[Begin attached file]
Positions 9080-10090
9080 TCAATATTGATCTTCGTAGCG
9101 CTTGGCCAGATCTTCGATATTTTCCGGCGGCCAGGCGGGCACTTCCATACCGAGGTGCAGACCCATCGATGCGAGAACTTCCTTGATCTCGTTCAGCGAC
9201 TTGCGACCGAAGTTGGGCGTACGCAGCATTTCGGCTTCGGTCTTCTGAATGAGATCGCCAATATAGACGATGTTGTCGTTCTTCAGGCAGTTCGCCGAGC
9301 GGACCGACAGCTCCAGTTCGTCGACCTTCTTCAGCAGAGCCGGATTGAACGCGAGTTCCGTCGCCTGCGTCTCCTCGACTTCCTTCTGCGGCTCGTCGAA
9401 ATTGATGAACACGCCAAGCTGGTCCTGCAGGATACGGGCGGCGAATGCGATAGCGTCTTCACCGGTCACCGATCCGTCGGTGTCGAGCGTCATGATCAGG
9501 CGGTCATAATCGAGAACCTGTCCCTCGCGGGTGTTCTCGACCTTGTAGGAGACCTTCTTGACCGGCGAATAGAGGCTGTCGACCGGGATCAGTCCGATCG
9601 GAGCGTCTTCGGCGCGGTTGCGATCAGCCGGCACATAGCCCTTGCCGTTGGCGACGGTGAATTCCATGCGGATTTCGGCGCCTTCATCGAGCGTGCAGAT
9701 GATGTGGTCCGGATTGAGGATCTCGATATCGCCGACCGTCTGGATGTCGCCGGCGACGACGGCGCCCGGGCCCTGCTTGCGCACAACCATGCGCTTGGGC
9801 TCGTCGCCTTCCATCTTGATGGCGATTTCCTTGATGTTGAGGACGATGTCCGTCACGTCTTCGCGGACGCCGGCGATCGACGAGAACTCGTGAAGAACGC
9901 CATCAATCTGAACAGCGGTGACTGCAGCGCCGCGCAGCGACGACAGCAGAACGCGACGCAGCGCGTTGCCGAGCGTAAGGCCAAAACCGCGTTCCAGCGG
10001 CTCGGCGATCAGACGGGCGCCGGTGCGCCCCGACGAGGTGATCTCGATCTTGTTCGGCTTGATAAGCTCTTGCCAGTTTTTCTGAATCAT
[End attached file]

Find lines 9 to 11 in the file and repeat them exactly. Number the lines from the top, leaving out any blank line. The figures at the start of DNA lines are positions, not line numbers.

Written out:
9701 GATGTGGTCCGGATTGAGGATCTCGATATCGCCGACCGTCTGGATGTCGCCGGCGACGACGGCGCCCGGGCCCTGCTTGCGCACAACCATGCGCTTGGGC
9801 TCGTCGCCTTCCATCTTGATGGCGATTTCCTTGATGTTGAGGACGATGTCCGTCACGTCTTCGCGGACGCCGGCGATCGACGAGAACTCGTGAAGAACGC
9901 CATCAATCTGAACAGCGGTGACTGCAGCGCCGCGCAGCGACGACAGCAGAACGCGACGCAGCGCGTTGCCGAGCGTAAGGCCAAAACCGCGTTCCAGCGG